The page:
Etiology of acute infectious meningitis and meningoencephalitis in Karachi, Pakistan: Retrospective observational study from a tertiary care center

Document Type



Pathology and Laboratory Medicine; Paediatrics and Child Health; Medicine


Meningoencephalitis (ME) is potentially fatal and is caused by a wide array of pathogens. Diagnostic and health-care access gaps prevent accurate estimation of the pathogen-specific burden in low-resource settings. We present pathogen-specific etiologies among patients hospitalized with ME in Karachi, Pakistan. We performed a retrospective hospital database evaluation of pathogen etiology and outcomes of community-acquired infectious ME at a single tertiary care center in Karachi, Pakistan. Annual rates of hospitalization (ARH) were calculated by adjusting for missed cases and are reported per 100,000 population. From May 2017 to April 2020, 522 episodes of infectious ME were identified in 514 patients. The overall ARH from ME was 5.7/100,000 population (95% CI, 5.1-6.1). Among children younger than 5 years, the ARH was 9.8/100,000 population (95% CI, 8.1-11.8). Unknown causes of ME resulted in the greatest burden, with an ARH of 1.9/100,000 population (95% CI, 1.7-2.2). Among known causes, the greatest burden of hospitalizations resulted from tuberculous ME (0.8/100,000; 95% CI, 0.6-0.97), followed by pneumococcal and enteroviral ME (both 0.6/100,000 population; 95% CI, 0.5-0.8). The burden of ME caused by pathogens preventable through vaccination or public health measures outweighed that of ME from other causes (P = 0.0092, Fisher's exact test). We report a broad range of pathogens causing ME in southern Pakistan and show a high burden of preventable illness. Synergistic actions to improve diagnostic strategies, increase vaccinations, and introduce measures to reduce water-borne and vector-borne diseases are required to reduce the ME burden in Pakistan and prevent future outbreaks.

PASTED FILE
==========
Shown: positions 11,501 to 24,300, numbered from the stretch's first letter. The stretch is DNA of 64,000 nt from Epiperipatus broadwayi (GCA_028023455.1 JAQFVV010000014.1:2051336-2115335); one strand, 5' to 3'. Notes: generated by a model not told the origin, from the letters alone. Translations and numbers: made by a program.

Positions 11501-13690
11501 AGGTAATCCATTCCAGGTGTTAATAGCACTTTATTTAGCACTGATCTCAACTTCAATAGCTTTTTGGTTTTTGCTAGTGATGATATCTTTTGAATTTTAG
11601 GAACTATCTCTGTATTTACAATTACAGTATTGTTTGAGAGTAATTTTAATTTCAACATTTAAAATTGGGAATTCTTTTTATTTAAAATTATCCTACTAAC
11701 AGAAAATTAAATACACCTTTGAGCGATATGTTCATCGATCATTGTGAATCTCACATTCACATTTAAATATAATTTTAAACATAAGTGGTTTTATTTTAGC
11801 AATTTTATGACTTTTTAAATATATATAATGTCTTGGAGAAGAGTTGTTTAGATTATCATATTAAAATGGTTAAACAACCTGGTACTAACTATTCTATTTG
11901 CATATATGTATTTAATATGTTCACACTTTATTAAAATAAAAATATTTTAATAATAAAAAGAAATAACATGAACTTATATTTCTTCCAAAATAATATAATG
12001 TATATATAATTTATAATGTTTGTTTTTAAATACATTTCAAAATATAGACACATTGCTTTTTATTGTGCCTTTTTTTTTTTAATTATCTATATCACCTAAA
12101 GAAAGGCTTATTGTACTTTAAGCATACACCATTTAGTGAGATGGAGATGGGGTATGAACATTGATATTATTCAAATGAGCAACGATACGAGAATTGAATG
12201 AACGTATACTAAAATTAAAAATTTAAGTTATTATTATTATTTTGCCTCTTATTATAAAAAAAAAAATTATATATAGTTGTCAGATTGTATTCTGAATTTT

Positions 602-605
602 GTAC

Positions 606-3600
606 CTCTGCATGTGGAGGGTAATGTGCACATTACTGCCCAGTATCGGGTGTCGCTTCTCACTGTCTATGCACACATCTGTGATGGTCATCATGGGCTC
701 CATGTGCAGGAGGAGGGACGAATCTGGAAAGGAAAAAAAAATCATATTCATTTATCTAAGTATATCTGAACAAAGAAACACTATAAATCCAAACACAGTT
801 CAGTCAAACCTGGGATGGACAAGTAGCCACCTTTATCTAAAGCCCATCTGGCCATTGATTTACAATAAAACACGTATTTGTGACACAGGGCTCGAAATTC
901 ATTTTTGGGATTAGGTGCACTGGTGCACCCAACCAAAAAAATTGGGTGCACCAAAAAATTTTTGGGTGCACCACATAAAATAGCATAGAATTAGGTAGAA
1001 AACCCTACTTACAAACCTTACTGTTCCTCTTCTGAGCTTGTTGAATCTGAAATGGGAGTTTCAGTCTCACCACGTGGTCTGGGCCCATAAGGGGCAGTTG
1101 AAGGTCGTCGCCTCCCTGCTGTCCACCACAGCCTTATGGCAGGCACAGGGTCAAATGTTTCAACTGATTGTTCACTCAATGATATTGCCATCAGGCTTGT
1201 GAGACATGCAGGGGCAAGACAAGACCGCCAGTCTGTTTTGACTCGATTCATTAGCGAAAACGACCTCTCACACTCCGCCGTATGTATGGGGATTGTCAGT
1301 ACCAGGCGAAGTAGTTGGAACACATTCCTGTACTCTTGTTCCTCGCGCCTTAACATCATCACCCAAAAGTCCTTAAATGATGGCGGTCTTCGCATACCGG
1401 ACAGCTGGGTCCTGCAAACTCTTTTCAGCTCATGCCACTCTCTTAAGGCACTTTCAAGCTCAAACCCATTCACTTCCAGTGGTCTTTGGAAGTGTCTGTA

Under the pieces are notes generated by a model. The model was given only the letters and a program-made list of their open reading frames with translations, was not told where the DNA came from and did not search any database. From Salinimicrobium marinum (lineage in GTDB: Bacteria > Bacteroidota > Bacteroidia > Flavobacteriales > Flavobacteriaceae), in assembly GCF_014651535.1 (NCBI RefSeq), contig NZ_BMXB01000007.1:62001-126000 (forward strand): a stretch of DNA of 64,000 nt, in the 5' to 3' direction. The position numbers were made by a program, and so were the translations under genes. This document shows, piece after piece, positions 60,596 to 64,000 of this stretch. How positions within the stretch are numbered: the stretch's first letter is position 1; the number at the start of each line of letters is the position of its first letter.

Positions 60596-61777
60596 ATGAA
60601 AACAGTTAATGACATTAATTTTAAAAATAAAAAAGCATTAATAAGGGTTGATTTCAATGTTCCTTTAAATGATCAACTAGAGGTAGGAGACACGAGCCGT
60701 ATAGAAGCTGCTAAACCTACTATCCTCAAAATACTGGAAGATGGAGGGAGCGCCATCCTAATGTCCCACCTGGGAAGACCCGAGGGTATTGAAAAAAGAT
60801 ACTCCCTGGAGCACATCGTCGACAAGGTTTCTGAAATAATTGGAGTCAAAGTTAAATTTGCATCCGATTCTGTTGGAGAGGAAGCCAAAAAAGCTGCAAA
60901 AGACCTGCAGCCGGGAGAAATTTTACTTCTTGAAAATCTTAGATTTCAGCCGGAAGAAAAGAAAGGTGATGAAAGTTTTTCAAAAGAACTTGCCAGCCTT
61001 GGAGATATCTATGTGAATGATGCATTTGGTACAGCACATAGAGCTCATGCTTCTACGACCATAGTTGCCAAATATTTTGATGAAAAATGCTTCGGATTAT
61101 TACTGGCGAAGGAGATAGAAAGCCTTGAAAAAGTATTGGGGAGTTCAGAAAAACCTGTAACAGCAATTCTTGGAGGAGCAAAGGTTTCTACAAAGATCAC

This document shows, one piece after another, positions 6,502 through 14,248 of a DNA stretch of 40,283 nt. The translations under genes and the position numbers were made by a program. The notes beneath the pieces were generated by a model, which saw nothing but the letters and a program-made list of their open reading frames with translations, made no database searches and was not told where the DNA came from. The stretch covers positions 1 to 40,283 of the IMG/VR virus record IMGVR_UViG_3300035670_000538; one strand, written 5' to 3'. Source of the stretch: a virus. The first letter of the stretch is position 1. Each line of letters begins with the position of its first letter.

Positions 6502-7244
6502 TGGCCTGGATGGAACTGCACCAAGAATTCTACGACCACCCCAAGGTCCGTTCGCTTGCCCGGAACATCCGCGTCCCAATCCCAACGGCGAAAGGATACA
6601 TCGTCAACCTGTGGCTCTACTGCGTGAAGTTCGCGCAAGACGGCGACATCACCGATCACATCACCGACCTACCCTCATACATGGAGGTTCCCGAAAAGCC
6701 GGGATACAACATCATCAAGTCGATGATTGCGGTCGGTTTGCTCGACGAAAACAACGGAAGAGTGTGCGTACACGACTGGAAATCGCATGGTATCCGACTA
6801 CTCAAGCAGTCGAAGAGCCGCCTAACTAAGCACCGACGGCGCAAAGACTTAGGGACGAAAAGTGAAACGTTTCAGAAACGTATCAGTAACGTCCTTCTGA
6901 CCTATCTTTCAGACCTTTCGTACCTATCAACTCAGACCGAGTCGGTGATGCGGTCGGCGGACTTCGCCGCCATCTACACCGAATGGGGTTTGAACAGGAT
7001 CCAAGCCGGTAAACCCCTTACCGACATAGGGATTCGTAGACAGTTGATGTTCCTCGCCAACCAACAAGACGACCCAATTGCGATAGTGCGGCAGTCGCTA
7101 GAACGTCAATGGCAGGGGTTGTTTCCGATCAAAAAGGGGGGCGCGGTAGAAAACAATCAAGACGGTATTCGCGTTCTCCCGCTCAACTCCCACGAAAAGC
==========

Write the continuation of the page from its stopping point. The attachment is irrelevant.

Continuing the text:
Publication (Name of Journal)

The American Journal of Tropical Medicine and Hygiene